Monday, 18 December 2006

Interview with Martha Colburn

Q) So, can you tell me a little about yourself? Full name, age, some background info, etc…?
A) Martha Anne Colburn. 35 . Born in the Pennsylvania Appalachian mountains. I grew up cutting wood and bailing hay and skinning animals and all that woodsy stuff. I lived in Baltimore 10 years with no heat, made 40 or so films, then moved to Amsterdam for 5 years. Now NY for one year so far.

Q)How did you get started making art?

A) Kindergarten. no joke! I still have my winning bookmark drawing from kindergarten. It’s of animals. No surprise.

Q) How would you describe your art?
A)Animated films made by combining collage and paint on glass technique. Also some hand coloring of frames. I also do murals, paintings, ect..

Q)Where do you get the inspiration for your art?

A)In high school it was politics and history and then in my twenties I made tons of music films (many sexually oriented) and now I am back to the politics and history.

Q) What are you working on now?

A)I am finishing two films and starting research for a new film. My last films, here’s a description:
‘Meet Me In Wichita’ fuses Osama Bin Laden into the fairytale Land of Oz. A combination of watercolors, collage and paint on glass animation, this film is a play between fact, fiction, politics , fantasy, terror and morality, and
Destiny Manifesto:
A paint-on-glass and collage animation, 'Destiny Manifesto' fuses paintings of the American western frontier and contemporary images of the conflict in the Middle East into a work that explores the visual and psychological parallels between the representation of these two periods.

Q) How do you approach the creation of a new piece... how does everything come together?
A)I do months of research. That’s my new way of working. I get tons of books on the art surrounding the time periods of what I am working on, look for images and aesthetic feelings. I research my subjects and gather images from the internet and the library. It takes me a while to make all the painted backgrounds and characters. Then it s animating the collage and paint on glass. That takes about one hour per 4 seconds. So 20 seconds filmed in 4 hours is about the rate of speed currently. But my next film will be more detailed and take longer.This next film I will maybe have a score of music recorded before I animate, The last 2 films I had piano and opera performed for the films after they were done.
Q) What's your favorite medium to work in, and why?

A)Film. Animation. As frustrating and tedious as it can be nothing compares to the animated film as a means of expression for me. My ideas get really far out. I combine such impossible things to combine in any other way than animation.

Q) Do you collect anything?

A) Not consciously. No. I’d collect books if I could collect anything. But for now it’s the public library, which I always have my max. 30 items out.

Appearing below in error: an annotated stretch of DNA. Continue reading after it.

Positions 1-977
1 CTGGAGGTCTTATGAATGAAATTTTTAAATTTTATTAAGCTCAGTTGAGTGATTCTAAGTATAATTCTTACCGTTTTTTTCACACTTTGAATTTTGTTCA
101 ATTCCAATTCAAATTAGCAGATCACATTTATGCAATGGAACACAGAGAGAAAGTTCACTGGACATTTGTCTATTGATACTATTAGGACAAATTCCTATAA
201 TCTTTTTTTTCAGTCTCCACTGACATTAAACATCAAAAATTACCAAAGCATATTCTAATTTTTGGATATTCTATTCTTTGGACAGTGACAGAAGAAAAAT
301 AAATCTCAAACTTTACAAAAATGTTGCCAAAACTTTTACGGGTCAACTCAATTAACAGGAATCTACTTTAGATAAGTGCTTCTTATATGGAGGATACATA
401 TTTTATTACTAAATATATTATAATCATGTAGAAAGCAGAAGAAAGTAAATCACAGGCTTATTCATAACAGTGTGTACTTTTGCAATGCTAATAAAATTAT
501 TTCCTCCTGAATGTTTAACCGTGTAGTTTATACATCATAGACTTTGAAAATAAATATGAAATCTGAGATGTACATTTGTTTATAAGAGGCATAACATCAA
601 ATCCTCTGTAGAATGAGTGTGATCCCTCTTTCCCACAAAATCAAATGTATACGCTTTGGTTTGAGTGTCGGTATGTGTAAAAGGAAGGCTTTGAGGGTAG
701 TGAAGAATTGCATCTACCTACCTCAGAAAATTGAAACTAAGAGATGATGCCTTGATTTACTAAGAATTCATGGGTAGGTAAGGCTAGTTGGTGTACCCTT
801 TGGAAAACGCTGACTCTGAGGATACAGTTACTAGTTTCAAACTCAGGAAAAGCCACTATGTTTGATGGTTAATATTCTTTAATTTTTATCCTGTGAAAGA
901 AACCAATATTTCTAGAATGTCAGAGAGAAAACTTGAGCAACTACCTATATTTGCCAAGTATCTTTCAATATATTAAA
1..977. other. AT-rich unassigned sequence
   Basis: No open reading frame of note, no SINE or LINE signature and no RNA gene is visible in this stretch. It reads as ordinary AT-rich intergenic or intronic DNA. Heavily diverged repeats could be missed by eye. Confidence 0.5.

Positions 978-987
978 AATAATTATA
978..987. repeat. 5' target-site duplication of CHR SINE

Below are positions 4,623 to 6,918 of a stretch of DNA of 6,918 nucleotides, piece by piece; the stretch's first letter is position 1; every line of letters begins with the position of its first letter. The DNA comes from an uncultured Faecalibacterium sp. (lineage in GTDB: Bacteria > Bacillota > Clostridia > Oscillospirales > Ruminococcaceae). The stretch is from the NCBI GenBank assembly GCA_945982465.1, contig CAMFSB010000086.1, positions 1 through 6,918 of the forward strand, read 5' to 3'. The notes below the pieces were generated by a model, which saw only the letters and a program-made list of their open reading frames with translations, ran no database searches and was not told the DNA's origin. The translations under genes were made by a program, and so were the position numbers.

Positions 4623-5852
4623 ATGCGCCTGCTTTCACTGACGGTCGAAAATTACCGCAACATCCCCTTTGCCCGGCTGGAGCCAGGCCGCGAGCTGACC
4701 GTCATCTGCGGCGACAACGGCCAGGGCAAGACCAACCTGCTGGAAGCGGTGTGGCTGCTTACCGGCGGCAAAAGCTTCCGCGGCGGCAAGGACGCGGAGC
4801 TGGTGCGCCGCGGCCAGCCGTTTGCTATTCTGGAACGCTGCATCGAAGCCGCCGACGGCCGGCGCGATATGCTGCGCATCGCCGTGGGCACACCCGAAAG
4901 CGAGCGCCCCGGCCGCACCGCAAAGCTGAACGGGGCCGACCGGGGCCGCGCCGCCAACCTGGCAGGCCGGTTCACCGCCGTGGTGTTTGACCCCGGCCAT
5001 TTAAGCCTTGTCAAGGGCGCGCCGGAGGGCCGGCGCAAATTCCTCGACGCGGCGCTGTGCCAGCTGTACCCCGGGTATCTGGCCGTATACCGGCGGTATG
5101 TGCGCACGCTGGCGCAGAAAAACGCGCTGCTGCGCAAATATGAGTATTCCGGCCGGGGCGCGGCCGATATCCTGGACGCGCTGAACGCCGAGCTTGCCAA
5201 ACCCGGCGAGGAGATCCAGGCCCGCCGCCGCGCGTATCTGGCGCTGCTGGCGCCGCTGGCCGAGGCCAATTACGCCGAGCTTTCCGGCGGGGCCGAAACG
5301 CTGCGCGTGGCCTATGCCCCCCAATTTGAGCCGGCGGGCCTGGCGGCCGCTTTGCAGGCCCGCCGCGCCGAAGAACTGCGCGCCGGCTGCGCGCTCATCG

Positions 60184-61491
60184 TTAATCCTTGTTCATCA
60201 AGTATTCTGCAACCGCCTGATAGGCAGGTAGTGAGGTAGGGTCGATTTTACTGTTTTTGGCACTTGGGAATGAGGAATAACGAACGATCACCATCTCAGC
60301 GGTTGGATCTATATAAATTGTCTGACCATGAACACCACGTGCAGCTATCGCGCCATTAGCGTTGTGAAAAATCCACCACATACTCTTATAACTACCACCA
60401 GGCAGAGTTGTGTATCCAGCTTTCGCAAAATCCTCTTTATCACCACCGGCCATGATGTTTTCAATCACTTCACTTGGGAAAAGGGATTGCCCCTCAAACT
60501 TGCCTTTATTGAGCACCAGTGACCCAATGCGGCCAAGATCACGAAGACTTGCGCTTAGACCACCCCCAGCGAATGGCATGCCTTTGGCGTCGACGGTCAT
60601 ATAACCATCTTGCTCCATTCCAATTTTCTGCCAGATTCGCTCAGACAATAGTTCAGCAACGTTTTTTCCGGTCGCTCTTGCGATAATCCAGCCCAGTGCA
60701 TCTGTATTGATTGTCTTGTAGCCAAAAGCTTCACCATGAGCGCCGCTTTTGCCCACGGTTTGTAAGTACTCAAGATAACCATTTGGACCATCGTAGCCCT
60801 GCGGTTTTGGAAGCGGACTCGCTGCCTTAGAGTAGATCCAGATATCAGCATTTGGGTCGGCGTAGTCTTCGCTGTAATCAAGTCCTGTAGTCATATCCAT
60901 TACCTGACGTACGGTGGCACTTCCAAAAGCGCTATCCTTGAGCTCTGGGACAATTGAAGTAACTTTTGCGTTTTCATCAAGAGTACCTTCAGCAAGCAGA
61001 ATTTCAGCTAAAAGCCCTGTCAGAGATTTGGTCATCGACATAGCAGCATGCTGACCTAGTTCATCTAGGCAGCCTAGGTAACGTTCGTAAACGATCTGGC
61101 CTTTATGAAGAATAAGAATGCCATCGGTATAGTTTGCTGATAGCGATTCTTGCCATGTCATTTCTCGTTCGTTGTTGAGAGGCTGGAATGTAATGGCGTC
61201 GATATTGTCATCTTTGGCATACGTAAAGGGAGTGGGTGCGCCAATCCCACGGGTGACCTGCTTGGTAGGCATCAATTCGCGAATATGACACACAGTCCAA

Q) Is your work all hand done? Or do you use any computer tools to help out?

A)It’s all hand done. I don’t need any computer tools except for when recently my camera was broke and I had to use the computer to repair and replace frames.

Q) What, in your opinion, are the best and worst places to exhibit artwork?

A)I exhibit mostly films. Some art. My best experiences have been in places like small towns, refugee camps, teenage centers and remote islands. People are open and not jaded.

Q) What are your artistic influences?

A)This shifts as my ideas grow. I am now discovering the art of the limners, America’s first portrait artists. I just need to keep learning about things and images and history and it keeps me inspired.

Q) How are the reactions on your work in general?

A)Good,I mean, my favorite audience is definitely teenagers. Their brains seem to work at the pace of mine and they are so open.

Q) What are you doing when you are not creating art?

A) Riding the subway reading books. Going to see music and movies. Going to the library.

Q) What is freedom to you as an artist?

A)I always feel entangled by my ideas. In that way you’re never truly free. I am committed to completing/ expressing them. That’s just the state of being an artist. Artists get to travel, artists don’t have regular schedules, artists generally get to get by outside of the system. That’s freedom.
Q) Are there any particular works you've done that stand out as your favorites?
A)My newest work is always the best (thankfully). Always my favorite too. I look back at my films 15 years ago and I am happy I made them. I am happy I have something to show for those years I lived.

Q) What it the coolest thing you have seen recently while wandering the streets?

A) I mean, it’s new york. What I want most of all is dark glasses and I already have loud headphones. In other words, I try to shut out the street. I want to hear Glenn Gould and see nothing.

Q) Do you carry a notebook? Do you draw in public?

A)No. But I do take a lot of notes. Anything visual happens for the film and nothing is much thrown away or changed.

Q) Who are your favourite artists & Your favourite galleries?

A)That I really do not know. I am looking to the past now. To the 16th century/ 15th century.

Q) Do you get emotionally attached to your work and do you miss your work when it is sold?

A)No, I only sell things I don’t want.

Q)Your contacts….E-mail…links


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